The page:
After a semester like no other schools are heading into winter break, just as health experts are concerned over how COVID-19 cases could continue to grow in the coming weeks.
For educators, teaching in the pandemic hasn’t been easy.
“As you’re going through a typical lesson, you’re thinking about, ‘who’s going to hand out the papers? How can I mitigate any type of risk? How can I successfully carry out a lab?’,” Katie Nash, a biology teacher at Chandler High School and president of the Chandler Education Association said.
Nash said her concerns continue as she looks to the future.
“It’s just adding to our fear and anxiety and also adding to our workload in the process,” Nash said.
According to the Maricopa County Public Health schools dashboard, most districts in the county are under a "recommended learning scenario" of "virtual with onsite support."
Currently, seven out of the 10 largest school districts in Arizona are currently educating students in what the Arizona Department of Education has termed a “hybrid” model.
As for what happens when winter break is over, Joe Thomas, president of the Arizona Education Association said teachers are concerned.
“They’re very concerned because they’re starting to see districts that are ignoring the data,” Thomas said. “We have to know what January looks like and if the numbers keep trending the way that they’re trending, I don’t know how any school can be open to in-person instruction.”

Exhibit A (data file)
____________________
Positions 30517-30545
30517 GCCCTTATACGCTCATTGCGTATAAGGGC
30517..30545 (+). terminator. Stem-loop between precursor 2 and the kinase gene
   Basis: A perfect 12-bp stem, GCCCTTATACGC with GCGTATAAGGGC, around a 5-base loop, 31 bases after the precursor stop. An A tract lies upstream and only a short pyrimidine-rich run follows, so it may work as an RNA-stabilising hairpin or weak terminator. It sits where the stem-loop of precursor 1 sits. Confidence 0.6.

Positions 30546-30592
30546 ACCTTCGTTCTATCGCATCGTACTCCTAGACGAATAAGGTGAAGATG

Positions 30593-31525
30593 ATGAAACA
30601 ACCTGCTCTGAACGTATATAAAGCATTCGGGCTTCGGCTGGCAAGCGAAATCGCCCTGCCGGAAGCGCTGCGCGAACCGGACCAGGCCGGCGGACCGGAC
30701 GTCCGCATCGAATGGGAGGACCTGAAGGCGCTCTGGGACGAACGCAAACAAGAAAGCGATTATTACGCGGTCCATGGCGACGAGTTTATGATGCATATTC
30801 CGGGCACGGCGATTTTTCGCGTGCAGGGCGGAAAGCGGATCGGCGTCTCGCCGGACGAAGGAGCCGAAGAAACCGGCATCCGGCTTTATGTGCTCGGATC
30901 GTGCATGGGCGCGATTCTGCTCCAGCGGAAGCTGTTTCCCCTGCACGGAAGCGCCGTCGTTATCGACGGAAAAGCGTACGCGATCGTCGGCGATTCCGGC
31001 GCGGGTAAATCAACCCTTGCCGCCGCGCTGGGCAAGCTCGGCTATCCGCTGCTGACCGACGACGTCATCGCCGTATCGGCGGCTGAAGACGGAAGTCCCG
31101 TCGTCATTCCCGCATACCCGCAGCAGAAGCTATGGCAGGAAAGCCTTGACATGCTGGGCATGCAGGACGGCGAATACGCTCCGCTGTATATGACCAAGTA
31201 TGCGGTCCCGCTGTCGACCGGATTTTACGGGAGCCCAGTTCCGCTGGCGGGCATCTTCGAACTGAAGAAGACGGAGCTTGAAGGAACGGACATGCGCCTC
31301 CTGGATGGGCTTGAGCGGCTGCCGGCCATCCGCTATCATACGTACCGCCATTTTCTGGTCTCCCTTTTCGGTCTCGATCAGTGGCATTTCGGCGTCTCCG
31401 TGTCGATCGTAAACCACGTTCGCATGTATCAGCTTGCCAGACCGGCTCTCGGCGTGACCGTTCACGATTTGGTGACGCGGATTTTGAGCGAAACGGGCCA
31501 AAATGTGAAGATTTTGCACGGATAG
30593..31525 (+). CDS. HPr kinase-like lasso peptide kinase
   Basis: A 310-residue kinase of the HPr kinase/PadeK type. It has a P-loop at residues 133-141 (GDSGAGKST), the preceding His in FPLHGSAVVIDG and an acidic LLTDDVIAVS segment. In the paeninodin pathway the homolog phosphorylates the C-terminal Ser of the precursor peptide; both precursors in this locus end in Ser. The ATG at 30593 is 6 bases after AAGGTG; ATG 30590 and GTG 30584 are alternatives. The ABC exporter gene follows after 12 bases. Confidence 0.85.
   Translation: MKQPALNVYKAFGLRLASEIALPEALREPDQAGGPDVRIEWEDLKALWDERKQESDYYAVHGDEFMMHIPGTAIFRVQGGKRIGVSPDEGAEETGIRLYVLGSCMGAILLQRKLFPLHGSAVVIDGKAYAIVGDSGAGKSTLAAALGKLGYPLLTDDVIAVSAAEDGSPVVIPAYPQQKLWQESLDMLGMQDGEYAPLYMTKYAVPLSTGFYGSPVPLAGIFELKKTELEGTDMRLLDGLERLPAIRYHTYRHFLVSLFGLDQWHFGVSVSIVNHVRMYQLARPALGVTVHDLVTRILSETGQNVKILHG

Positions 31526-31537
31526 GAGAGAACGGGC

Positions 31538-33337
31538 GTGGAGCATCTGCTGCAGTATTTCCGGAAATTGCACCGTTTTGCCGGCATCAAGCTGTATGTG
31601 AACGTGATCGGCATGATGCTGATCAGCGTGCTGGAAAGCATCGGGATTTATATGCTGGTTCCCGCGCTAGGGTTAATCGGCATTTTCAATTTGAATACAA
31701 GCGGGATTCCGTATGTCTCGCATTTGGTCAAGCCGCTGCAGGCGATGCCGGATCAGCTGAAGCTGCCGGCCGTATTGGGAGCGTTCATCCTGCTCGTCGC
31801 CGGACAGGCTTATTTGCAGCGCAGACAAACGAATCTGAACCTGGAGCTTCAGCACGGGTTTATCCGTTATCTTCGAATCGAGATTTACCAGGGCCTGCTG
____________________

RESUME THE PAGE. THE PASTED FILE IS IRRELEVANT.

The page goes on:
Some schools are changing their plans for educating students after winter break.
Mesa Public Schools, the largest district in the state, will be virtual learning for at least two weeks after winter break. Then will look at the data from those two weeks to determine what the next learning model will be.
Deer Valley Unified School District will also be educating students virtually on a short term basis.
Scottsdale Unified School District is phasing their students back to the classroom, as outlined in the latest message home to parents.
Other districts, like Chandler Unified School District, Peoria Unified School District, Dysart Unified School District, and Gilbert Public Schools will be going back in person in some form.
Several of those districts point to studies and health experts that say keeping students in school is better as long as there are strong mitigation measures in place.
State Health Director Dr. Cara Christ said vaccines should be available to teachers come mid-January or early February.
"We would encourage teachers to get vaccinated as quickly as possible,” Christ said.
She added that returning to some kind of normalcy won’t come until at least the summer or early fall.
“But it is really hard to predict. It’s going to depend on the uptake in our communities and how the supply chain continues,” Christ said.
For updates on COVID-19 in Arizona, subscribe to the 12 News YouTube channel.